Tuesday, January 22, 2013

“We don’t call it ‘choice’ anymore, we call it ...”

Actually, they haven't decided yet.

Somewhere I read that one leader of the pro-abortion movement -- hey, around here, we call it what it is, okay? -- wants to get away from the use of the word "choice" when referring to abortion. It is not clear what term would be used to replace it. What is clear, at least according to TIME magazine, is that ...

... [t]he President's campaign mobilized Democratic voters and women around the issue of reproductive rights -- an effort that produced, according to some exit polls, the widest gender voting gap in history. But while the right to have an abortion is federal law, exactly who can access the service and under what circumstances is the purview of states. And at the state level, abortion-rights activists are unequivocally losing.

Forty years ago today, a decision of the Supreme Court, based on the testimony of a woman who later admitted to fabricating said testimony, became the "law of the land." And yet, even retired Justice Sandra Day O'Connor, long considered to be ambiguous on the matter of abortion, has conceded that Roe v Wade is "bad law." At some point, medical advances make the safe delivery of a premature fetus more of a possibility. Change the circumstances only slightly, and that child can be killed either in the womb by any one of several methods too horrible to contemplate, or just emerging from the womb, through partial-birth abortion, which even the late Senator Daniel Patrick Moynihan labeled as "infanticide." What we have then, is a house of cards, one that will eventually fall of its own weight.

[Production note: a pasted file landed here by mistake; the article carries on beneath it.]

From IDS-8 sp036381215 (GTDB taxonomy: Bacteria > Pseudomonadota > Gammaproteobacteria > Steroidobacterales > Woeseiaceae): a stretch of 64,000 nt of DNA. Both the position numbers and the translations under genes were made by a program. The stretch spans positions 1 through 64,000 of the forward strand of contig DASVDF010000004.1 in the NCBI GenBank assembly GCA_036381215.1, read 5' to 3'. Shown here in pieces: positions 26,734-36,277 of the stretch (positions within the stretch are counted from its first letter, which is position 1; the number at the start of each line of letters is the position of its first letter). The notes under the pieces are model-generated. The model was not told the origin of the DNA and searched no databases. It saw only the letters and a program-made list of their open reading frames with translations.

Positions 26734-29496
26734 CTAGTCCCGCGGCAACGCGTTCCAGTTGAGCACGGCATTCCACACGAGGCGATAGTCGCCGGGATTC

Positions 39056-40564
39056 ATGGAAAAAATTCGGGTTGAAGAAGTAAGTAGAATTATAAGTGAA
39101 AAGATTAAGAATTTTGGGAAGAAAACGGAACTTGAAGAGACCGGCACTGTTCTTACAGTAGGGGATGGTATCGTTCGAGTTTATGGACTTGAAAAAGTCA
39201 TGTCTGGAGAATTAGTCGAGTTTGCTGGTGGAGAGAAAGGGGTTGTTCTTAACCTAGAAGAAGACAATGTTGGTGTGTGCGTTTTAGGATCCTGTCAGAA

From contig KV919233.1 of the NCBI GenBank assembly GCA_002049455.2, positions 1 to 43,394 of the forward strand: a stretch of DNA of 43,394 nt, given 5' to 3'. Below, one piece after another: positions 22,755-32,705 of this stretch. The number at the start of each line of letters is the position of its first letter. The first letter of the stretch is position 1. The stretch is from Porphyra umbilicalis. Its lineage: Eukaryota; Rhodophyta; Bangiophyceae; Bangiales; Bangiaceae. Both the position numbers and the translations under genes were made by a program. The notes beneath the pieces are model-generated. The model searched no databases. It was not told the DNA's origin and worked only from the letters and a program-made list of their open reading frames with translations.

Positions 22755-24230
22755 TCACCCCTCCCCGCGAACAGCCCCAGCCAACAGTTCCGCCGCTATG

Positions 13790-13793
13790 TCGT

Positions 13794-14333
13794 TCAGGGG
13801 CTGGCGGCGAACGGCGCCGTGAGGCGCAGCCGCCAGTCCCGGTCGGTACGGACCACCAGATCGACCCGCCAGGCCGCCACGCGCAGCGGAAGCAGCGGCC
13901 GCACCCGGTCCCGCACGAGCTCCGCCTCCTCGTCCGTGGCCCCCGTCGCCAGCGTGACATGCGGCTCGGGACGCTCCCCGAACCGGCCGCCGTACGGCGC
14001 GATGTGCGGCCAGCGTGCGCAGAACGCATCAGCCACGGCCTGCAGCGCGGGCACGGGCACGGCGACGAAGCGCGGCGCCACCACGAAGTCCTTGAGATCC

Jill Stanek has introduced yet again the annual “Ask Them What They Mean When They Say ‘Choice’ Day.” The campaign resorts to Facebook and other social media. I have to admit to a few friends who favor the legalization of "a woman's right to choose" what to do with what is ostensibly her own body, apparently with no other bodies involved, an ironic stance when you consider that, in most cases, this prerogative is the result of the loss of control of one's body; that is to say, the form of birth control of last resort. If they are reading this, I cannot hope that anything here will dissuade them, but I would ask them one thing, and one thing only.

If your mother wanted to abort you, and you could talk her out of it, what would you say?

Discuss.
 

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